I'm back to walking the whole park trail these days (instead of just dragging myself to a bench to wait while Sunny sniffs around and finally poops). And though I'm worn out by Sunday night, I've spent the last two weekends doing all sorts of work around the house and running a million errands. A few weeks ago? That definitely wasn't what my weekends looked like.

So it seems that maybe I'm on the mend. I see this as a long-haul-sort-of thing -- this clean eating. I don't think for a second I'm never going to have chocolate or wine or ice cream again, but to get to where I want to be? I've finally accepted what I've known for a long, long time -- that eating like a 6-year-old at a birthday party just doesn't work for me.

Who'd a thunk it?

Thursday, July 2, 2015


There have been (many) times in my life when I've wanted the earth to stop spinning for a bit. Well, OK, maybe not stop spinning, as that would cause us all to fly off into space. But sometimes, I just want to stop. That's all. Take a break. From everything. From every responsibility that has my name written all over it in capital letters. I'm not even talking about a vacation (though that sounds appealing), but a total Life-break. Total.

Wait. A total Life-break sounds like death. OK, I totally don't want that. Damn it. You guys know what I mean, right? A break. From everything.

You know what I'd really like to do? I'd like to spend my days (about 30 of them) floating in a pool - still and quiet... and my nights floating on an unimaginably comfy bed in a cool room.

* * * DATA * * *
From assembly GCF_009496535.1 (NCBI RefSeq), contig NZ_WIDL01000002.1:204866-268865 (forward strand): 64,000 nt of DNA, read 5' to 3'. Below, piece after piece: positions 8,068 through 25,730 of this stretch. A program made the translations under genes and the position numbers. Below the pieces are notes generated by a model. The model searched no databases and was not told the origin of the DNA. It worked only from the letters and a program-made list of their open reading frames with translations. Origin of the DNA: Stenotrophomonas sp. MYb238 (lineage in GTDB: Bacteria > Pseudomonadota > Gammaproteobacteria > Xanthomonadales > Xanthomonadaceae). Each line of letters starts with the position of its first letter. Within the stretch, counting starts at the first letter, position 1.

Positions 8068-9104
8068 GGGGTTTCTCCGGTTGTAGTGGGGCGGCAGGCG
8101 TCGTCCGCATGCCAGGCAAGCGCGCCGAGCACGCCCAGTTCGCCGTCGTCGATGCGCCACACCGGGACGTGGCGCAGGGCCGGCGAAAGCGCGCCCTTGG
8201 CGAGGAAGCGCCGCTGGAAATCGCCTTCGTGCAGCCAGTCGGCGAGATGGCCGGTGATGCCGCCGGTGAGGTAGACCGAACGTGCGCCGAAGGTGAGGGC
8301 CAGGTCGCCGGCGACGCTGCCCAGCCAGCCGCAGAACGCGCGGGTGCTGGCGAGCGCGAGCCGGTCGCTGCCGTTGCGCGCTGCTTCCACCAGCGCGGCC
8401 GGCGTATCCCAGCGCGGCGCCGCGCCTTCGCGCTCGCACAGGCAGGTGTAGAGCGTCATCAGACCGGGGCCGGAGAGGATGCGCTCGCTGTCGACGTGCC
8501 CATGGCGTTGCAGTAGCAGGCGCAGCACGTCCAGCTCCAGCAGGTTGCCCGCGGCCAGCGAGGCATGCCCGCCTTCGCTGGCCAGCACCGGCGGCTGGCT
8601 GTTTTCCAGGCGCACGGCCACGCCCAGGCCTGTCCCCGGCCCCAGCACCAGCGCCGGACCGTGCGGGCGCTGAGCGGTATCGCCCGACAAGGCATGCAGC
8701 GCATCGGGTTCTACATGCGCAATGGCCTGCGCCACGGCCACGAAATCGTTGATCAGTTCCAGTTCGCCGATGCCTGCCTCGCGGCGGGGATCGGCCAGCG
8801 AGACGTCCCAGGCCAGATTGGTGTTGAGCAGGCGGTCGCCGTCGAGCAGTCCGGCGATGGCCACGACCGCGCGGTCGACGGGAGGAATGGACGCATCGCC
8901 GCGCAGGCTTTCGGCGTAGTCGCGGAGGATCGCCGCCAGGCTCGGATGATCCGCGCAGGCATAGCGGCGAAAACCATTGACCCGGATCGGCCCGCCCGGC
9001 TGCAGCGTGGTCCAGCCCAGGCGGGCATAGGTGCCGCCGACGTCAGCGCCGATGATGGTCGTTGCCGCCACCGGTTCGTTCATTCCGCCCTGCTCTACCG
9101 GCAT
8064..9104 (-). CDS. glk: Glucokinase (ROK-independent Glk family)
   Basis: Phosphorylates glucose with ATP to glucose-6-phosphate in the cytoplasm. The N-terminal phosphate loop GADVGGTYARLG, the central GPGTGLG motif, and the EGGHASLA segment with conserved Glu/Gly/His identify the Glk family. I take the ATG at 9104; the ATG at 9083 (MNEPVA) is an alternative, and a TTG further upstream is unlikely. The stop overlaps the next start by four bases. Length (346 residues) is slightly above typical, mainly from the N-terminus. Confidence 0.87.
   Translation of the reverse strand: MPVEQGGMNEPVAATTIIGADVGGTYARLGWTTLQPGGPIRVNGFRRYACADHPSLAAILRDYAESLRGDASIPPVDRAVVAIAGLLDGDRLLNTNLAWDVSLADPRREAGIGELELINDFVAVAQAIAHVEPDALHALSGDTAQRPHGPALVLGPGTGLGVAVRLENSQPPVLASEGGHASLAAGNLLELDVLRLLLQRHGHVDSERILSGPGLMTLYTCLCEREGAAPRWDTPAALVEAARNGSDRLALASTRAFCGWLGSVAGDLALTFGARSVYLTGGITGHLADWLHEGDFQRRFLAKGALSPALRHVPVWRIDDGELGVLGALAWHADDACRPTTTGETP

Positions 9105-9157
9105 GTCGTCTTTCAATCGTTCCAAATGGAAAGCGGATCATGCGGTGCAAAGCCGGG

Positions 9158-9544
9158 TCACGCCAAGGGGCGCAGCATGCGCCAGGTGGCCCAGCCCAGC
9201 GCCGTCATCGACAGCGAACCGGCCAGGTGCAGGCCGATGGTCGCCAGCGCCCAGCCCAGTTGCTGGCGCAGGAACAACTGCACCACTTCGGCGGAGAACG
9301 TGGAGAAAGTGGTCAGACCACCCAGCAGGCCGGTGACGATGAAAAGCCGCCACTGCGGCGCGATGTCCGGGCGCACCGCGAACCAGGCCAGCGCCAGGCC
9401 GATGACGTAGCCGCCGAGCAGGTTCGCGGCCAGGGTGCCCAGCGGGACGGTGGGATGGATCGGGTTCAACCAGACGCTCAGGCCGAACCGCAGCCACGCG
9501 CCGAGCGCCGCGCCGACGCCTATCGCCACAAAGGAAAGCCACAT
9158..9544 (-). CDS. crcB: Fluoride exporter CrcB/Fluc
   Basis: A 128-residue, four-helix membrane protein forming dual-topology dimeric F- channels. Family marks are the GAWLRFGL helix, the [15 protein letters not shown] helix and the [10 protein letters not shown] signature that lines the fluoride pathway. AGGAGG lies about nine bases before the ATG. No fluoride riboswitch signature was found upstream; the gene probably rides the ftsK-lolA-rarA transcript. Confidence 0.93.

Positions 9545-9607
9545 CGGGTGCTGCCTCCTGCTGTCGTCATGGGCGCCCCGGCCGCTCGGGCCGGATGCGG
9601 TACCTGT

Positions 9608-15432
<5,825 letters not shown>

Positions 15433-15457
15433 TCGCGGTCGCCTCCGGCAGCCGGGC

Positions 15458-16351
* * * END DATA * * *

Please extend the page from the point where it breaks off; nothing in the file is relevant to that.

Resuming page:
I want to float.

That's it.

I want to float my way through a break.

From everything.

But no one gets that lucky, do they? There are few people in the world who can just walk away from everything they have to do and do nothing but float. I certainly can't.

These past few months have been hard. They've been harder than I expected them to be. And I am so tired, I can't even see straight most days. Every inch of me hurts. I missed lots of work with chemo treatments so I'm working hard now, trying to make up a bit. I'm coaching every night. I'm parenting every day. I can't take a break.

But still, I realized that I needed to step back a bit. I needed to regroup... to get my head on straight... to spend a little time with just MY thoughts. So I decided to limit my social media time and took my Facebook page down for a while. I love the connections I have with people but I was really feeling the need to be alone - or as alone as it's possible to be when I'm surrounded by people all day.

I don't know if it's really helping. I come home so tired that I'm not spending a lot of time thinking about anything important.

And maybe that's OK. Maybe I don't really need to be thinking about anything important. If I can't float, maybe I just need to breathe. Maybe that's enough.

Quite frankly, it's going to have to be.

For now, anyway.